Frederick William “Fred” Fairfax GC (Direct Recipient)

b. 17/06/1917 Westminster, London. d. 23/02/1998 Yeovil, Somerset.

DATE AND PLACE OF GC ACTION: 02/11/1952 Croydon, Surrey.

Frederick William “Fred” Fairfax (1917-1998) was born on 17th June 1917 in the Police Quarters, Westminster, London, the son of Harry and Minnie Fairfax (nee Field). His father was a serving Metropolitan Police Officer at the time of Fred’s birth. Fred was educated at St Mary’ School, Westminster and joined the 1st Westminster Wolf Cubs, and later became a Boy Scout. He also sang in the choir of St Stephen’s Church in Rochester Row. At the age of 12, he earned a scholarship to Archbishop Temple School in Lambeth, where he was an excellent cricketer, footballer and boxer. Fred’s ambition was to become a teacher, but his father was unable to afford to send him to college, so got his first job working for Westminster Bank, until he was old enough to apply to join the Police Force.

Frederick W Fairfax GC

He joined the Police in June 1936 and after 13 weeks training became PC 1571 based at Peckham. In September 1940, he volunteered for military service and became an instructor in the Royal Corps of Signals. In 1941, he married Muriel Bevis, a childhood friend, and they had a son, Alan (who later became a policeman himself). Commissioned in 1942, he was posted to the Royal Berkshire Regiment, and in 1944, was transferred to Cameron Barracks, in Fort William, Scotland. While there he trained Army personnel. Fred was demobbed in 1945 with the rank of Captain. He then resumed his Police career in Brixton, before transferring to CID at Croydon.

On 2nd November 1952, in Croydon, two men were seen to climb over the side gate of a warehouse in Tamworth Road, and reach the flat roof of a building 22ft above. The alarm was raised and Fairfax, Constable Norman Harrison and some other officers went to the premises in a police van. At the same time Constable James McDonald and another constable arrived in a police car. Other officers took up positions around the building. When told the suspects had climbed up a drainpipe to the roof, Fairfax immediately scaled the drainpipe, followed by McDonald, but the latter was unable to negotiate the last 6ft and returned to the ground.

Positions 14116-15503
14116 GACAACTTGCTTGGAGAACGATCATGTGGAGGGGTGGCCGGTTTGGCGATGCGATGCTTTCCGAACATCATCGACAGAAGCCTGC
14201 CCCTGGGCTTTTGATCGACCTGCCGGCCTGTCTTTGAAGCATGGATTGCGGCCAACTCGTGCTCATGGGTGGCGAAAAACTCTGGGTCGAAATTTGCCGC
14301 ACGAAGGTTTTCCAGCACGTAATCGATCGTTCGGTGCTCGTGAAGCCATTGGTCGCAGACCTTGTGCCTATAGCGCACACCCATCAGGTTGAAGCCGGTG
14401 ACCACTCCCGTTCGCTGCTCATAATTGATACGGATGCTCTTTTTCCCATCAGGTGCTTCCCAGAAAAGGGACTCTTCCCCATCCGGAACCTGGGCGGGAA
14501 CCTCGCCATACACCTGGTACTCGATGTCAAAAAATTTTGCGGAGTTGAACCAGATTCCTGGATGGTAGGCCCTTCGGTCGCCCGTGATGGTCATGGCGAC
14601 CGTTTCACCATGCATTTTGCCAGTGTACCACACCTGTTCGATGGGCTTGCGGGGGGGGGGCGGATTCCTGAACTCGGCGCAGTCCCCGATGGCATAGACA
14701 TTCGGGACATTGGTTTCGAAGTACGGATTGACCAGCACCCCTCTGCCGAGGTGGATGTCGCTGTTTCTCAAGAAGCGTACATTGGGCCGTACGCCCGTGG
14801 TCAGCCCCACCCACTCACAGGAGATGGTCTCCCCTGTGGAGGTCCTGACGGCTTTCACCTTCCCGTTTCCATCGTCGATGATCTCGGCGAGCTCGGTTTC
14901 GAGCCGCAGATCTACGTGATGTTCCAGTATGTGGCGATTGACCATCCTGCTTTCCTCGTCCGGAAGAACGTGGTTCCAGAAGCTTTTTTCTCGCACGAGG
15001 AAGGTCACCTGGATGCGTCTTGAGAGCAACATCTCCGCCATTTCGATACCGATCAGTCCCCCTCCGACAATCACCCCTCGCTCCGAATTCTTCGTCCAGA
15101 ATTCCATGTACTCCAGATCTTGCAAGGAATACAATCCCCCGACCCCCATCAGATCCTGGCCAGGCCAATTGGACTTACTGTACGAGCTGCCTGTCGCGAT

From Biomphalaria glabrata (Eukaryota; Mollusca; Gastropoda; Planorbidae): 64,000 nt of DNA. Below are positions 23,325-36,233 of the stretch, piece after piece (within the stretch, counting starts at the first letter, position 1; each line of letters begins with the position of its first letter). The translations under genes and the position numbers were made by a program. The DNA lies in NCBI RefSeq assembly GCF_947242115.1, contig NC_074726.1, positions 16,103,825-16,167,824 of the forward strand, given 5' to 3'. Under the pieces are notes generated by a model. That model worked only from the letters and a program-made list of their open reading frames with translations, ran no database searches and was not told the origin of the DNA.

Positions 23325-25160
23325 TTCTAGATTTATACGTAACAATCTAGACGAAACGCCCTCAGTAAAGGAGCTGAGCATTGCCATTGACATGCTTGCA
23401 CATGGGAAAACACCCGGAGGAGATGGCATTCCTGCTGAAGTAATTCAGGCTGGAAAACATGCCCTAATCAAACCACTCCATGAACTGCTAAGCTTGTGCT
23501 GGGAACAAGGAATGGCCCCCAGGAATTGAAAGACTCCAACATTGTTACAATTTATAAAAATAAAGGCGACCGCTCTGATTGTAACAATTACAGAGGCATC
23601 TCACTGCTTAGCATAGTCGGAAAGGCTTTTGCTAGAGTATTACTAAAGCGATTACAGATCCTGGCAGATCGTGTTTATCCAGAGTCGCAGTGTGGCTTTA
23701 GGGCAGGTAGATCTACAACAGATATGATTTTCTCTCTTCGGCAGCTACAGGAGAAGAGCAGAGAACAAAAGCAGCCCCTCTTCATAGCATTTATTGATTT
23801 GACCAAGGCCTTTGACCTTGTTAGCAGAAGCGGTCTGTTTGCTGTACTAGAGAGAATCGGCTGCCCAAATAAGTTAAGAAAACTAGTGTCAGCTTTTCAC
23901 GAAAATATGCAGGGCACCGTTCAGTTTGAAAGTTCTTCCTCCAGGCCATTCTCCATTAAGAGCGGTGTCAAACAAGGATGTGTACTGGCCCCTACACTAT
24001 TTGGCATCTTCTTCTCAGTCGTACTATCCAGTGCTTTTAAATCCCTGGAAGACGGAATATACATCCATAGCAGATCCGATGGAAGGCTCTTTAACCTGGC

Fairfax reached the top and pulled himself onto the roof. In the moonlight he saw the two men about 15yds away behind a brick stack. He walked towards them and challenged them, and then, dashing behind the stack, he grabbed one of the men and pulled him into the open. The man broke away and his companion then shot Fairfax in the right shoulder. He then fell to the ground but as the two criminals ran past him, he got up and caught one of them, Derek Bentley, knocking him to the ground. A second shot was fired by the second man, Christopher Craig, but Fairfax held on, dragged Bentley behind a skylight and searched him. He found a knuckleduster and a dagger, which he removed from him. McDonald by this time had climbed onto the roof and called to the gunman to drop his weapon but he refused and made further threats. During this time Harrison had climbed onto a sloping roof nearby and was edging towards the gunman but he was seen and fired at, the shot just missing him. He continued his movement, however, and another shot was fired, which also missed. Harrison then got to the chimney stack and went back to ground level, where he joined other officers who had now entered the building. They ran up to the fire escape door on the roof and pushed it open. Fairfax warned them that the gunman was nearby but as Constable Sidney Miles jumped from the doorway on the roof, Bentley called out, “Let him have it.” As he jumped, Craig shot Miles, killing him. Fairfax immediately left cover to bring in the casualty and was shot at. McDonald also came forward and the two men dragged Miles behind the fire escape exit.